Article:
You Getting Enough Sleep?
people need eight hours of sleep each night, say the experts.
Until you get enough sleep, you won’t function as efficiently,
your health will be at risk and even your job may be in jeopardy.
As a culture, we have been getting less and less sleep over the
years. Over the last 100 years, our average nightly sleep has
dropped from 9 to 7.5 hours, with a third of adults now getting
an hour less than that. And, says the National Sleep Foundation
(NSF), almost half of adults admit they sleep less so they can
work or play more.
Sleep is not simply a passive activity, say medical experts in
the growing field of sleep medicine. It’s one of the most important
elements in a healthy lifestyle–as important, they say, as good
nutrition and exercise.
Researchers know that a lack of deep sleep–as opposed to irregular
or fragmented sleep–undermines the body’s ability to fight off
disease. Sleepiness also reduces the quality and quantity of people’s
work by a third, says Pat Britz, program director at the NSF.
Nearly one in four of those under 30 say they’re sometimes late
to work because they’re sleepy.
In recent research at the University of Chicago, a group of sleep-deprived
men was found to have higher concentrations of sugar in their
blood than those fully rested. That could contribute to development
of a pre-diabetic condition.
But while three out of five Americans told the NSF they have trouble
sleeping several nights each week, fewer than half were asked
about the quality of their sleep by a physician, and less than
20 percent initiated such a discussion. For millions more, the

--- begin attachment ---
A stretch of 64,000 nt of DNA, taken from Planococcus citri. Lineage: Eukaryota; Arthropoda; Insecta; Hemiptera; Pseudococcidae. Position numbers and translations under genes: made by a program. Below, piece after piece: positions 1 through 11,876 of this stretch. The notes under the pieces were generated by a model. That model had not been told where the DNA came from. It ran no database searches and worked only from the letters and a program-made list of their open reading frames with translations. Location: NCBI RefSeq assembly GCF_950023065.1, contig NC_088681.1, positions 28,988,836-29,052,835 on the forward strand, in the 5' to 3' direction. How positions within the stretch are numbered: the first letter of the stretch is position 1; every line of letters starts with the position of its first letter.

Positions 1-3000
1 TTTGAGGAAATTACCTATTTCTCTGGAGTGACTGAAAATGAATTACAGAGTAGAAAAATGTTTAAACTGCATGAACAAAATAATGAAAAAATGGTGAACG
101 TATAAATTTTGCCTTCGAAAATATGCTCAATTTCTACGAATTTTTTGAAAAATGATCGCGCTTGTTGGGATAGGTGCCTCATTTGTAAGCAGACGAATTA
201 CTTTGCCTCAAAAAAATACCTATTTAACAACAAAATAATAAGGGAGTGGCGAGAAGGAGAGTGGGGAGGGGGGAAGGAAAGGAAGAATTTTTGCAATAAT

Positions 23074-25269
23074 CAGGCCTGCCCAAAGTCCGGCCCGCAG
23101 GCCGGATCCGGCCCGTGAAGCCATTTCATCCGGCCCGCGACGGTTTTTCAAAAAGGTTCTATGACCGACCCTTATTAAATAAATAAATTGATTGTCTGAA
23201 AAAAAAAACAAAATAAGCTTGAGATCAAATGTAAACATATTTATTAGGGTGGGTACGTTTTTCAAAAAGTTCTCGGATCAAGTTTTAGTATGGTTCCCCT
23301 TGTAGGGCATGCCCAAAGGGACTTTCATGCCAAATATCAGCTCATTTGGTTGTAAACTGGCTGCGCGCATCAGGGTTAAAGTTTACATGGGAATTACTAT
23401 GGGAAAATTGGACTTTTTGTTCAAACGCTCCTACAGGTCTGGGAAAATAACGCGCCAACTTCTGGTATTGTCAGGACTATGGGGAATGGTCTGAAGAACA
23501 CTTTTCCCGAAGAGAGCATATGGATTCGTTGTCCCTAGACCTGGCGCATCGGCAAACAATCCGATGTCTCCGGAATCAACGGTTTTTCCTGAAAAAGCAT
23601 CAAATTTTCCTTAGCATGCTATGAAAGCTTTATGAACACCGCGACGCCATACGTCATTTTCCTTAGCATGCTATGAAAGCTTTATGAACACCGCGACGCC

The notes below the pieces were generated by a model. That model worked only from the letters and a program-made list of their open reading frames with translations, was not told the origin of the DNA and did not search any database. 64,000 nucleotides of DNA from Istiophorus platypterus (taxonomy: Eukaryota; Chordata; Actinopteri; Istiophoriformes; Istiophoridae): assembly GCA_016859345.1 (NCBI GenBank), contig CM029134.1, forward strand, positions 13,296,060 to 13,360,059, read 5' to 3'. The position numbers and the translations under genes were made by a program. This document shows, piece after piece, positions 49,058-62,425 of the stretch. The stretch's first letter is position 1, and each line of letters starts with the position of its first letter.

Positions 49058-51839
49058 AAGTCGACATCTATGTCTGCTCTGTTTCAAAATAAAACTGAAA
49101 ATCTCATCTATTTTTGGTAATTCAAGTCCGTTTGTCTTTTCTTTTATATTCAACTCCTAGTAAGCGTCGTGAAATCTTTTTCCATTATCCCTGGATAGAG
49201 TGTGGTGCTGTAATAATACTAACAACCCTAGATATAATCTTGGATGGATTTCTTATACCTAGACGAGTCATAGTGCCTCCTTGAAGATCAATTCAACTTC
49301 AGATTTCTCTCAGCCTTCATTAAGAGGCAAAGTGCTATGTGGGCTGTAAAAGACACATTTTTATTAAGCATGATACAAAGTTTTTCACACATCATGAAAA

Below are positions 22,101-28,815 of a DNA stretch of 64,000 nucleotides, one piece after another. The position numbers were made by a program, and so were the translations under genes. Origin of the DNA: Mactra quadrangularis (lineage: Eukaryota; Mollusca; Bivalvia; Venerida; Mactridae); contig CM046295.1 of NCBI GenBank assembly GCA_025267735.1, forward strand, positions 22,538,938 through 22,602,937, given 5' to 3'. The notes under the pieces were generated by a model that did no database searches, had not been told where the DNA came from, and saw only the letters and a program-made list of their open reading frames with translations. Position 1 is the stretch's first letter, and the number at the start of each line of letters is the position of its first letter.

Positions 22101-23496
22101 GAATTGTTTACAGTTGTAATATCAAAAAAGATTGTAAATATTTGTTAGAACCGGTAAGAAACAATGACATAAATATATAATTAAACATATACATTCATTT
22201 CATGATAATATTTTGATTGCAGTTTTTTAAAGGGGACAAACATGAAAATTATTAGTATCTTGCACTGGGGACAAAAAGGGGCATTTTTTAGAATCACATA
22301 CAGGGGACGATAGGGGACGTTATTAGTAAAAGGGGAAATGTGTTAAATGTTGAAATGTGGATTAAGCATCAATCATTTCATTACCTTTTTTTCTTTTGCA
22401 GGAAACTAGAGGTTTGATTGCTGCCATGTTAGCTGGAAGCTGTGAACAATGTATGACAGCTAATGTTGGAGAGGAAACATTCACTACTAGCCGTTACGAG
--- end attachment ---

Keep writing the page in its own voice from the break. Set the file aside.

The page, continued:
body’s need to sleep is treated as a bothersome time-waster.
Here are some tips for better sleep:
Go to bed at the same time every night, even on weekends. It keeps
your biological clock synchronized.
Establish a pre-bedtime routine–brushing your teeth or reading–that
lets your body know it’s time for sleep.
Avoid caffeine six hours before bedtime and alcohol and tobacco
two hours before bedtime.
Get up at the same time every day, no matter when you went to
Unwind from daily activities early so your mind is clear at bedtime.
Exercise regularly. Those who do sleep better.
Sleep in a dark, cool, quiet room on a comfortable mattress.
from GHI. For more information, visit the National Sleep Foundation
at www.sleepfoundation.org or the Better Sleep Council at www.bettersleep.org.
Education Update, Inc., P.O. Box 20005, New York, NY 10001. Tel:
(212) 481-5519. Fax: (212) 481-3919. Email: email@example.com.
All material is copyrighted and may not be printed without express consent of
the publisher. © 2001.